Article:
Tarot of Transformation by Willow Arlenea and Jasmin Cori
Review by Valerie Sim

If you'd like to purchase this deck/book set, click here.

Overview

I am impressed by this new tarot set by Weiser Books, an imprint of Red Wheel/Weiser. There is basically only one thing that I find bothersome about this deck and that is an odd and very cloying smell in both the cards and the book. I tried smudging the entire set thoroughly, but to no avail. Finally, I took a bay leaf, dabbed it with a little lavender oil, wrapped it in muslin and placed it inside the bag in which I have the cards, and the smell is now barely detectable. The book still retains the odor, but I don’t use it as much as I do the cards, so I find that tolerable.

I have heard of this occurring with other recently released tarot decks. Perhaps it is something  something inherent in the printing process used these days? Seems like a minor quibble, but I hope the publishers can do something about this as it has even made a few tarotists I know slightly ill. Fortunately, I was not that adversely affected, but did find it distinctly unpleasant.

The Art

Willow Arlenea’s art draws from her background in Fine Arts and Transpersonal Psychology, and she admits that her images arise from a combination of her Native American, Celtic and Wiccan spiritual studies, as well as from her experience with both Vipassana Meditation and Sufi dancing. To me, the cards have a distinctly shamanic feel. You would think that this might produce artwork that is overly eclectic and too great a mixture of too many styles, but I don’t find this to be a case.  The cards do contain a lot of symbols but I find them nicely integrated, pleasing and easy to interpret.

Willow Arlenea’s art draws from her background in Fine Arts and Transpersonal Psychology, and she admits that her images arise from a combination of her Native American, Celtic and Wiccan spiritual studies, as well as from her experience with both Vipassana Meditation and Sufi dancing. To me, the cards have a distinctly shamanic feel. You would think that this might produce artwork that is overly eclectic and too great a mixture of too many styles, but I don’t find this to be a case.  The cards do contain a lot of symbols but I find them nicely integrated, pleasing and easy to interpret.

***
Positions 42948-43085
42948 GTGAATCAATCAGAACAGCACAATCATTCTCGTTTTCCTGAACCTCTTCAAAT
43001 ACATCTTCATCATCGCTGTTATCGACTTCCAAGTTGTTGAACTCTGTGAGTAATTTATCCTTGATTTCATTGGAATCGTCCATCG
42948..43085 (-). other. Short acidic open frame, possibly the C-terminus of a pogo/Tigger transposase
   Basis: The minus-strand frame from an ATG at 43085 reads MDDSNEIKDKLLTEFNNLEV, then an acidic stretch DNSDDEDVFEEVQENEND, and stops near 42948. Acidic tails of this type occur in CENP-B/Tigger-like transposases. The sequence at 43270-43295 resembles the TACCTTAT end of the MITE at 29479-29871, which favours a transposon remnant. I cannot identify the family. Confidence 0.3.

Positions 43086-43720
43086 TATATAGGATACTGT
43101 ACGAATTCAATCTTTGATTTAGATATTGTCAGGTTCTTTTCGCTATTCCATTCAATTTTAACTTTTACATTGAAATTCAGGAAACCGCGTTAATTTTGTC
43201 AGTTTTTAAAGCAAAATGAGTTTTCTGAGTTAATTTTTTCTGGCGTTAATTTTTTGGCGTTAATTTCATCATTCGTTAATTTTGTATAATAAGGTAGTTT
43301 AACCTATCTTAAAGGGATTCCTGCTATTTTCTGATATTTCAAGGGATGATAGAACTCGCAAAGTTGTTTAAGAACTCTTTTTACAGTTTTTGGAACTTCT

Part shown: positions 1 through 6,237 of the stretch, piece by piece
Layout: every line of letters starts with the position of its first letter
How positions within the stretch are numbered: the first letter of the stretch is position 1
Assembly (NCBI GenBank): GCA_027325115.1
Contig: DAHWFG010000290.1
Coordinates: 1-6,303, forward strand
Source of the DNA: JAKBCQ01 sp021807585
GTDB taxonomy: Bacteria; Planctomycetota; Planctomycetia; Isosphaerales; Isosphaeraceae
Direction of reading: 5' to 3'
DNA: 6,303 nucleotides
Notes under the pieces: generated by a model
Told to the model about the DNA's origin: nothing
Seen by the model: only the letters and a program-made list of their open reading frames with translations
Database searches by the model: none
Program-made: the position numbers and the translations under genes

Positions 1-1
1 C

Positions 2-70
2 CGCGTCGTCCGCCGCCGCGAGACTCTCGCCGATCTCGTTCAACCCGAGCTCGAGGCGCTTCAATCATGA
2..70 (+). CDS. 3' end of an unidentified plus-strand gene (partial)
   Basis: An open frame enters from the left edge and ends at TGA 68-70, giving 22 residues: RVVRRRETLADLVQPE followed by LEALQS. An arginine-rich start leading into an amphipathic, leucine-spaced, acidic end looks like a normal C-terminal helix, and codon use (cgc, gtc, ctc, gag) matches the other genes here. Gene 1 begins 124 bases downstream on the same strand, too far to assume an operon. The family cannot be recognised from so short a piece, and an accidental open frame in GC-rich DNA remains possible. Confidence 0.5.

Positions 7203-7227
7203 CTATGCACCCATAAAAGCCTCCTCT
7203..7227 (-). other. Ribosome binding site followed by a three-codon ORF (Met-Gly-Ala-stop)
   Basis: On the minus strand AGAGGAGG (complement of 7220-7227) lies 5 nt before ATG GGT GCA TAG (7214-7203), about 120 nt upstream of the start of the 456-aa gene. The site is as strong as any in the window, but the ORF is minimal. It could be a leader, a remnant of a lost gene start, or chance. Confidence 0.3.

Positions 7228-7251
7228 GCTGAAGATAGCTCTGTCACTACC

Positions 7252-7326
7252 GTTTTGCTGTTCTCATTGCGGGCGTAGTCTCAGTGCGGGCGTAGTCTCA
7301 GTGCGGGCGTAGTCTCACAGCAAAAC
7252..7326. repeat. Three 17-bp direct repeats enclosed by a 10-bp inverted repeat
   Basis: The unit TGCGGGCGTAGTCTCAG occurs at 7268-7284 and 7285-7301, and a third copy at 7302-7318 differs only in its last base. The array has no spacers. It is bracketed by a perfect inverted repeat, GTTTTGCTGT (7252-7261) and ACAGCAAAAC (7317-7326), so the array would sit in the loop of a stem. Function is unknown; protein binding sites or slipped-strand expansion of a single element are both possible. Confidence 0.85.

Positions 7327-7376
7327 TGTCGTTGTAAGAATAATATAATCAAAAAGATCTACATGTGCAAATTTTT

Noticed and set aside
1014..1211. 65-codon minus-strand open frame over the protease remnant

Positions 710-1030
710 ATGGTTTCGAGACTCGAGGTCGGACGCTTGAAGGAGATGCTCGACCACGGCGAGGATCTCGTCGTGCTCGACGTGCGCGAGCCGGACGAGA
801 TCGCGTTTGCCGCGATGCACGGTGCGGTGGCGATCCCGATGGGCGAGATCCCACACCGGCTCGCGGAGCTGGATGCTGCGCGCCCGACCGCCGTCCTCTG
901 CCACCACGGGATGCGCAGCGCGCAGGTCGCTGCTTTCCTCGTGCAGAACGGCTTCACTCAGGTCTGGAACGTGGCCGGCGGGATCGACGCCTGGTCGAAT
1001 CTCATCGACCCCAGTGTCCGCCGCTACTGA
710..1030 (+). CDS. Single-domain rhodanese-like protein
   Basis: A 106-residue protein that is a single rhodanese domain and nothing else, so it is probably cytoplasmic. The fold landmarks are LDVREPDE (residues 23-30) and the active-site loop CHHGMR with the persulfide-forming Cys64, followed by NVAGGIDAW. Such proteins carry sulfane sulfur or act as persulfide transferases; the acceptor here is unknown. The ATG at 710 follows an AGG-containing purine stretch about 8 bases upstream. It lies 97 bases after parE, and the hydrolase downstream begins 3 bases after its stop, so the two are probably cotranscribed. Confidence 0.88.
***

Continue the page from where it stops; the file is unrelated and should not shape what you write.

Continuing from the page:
The color scheme is soft, pastel and soothing. Borders on the Majors are lavender, while borders on the Minors are as follows: Cups – blue, Swords – yellow, Wands – pink and Disks – green. Looking at any card allows you to tap into the energy that immediately draws the eye in and moves the reader throughout the card. The images are visceral, yet muted. The illustrations contain a lot of light, many spirals, various mandalas and geometric designs. Animals and nature spirits abound. The nicest thing about the artwork is that palpable feeling of movement, of an energy that moves not only within each card, but connects them all to each other.

The Book

Jasmin Cori wrote the book to accompany this deck. Many times the book in a deck/book set appears to be a hastily prepared afterthought. This one is very good. In an in-depth but easy to read format Ms. Cori presents the multidimensional meanings of this deck and its multi-faceted symbols clearly and succinctly. As she states, “The underlying perspective of this deck is one oriented toward deep spiritual transformation.” (p 3)

Majors

With the Major Arcana, traditional meanings are approached from a slightly different angle. Some of the nomenclature has been changed to better reflect the newer paradigm presented by the deck’s creators. In this deck, Justice is 8 and Strength is 11. Renamed Majors are as follows:

The Empress                 The Earth Mother
The Emperor                 The Green Man
The Hierophant             Spiritual Leaders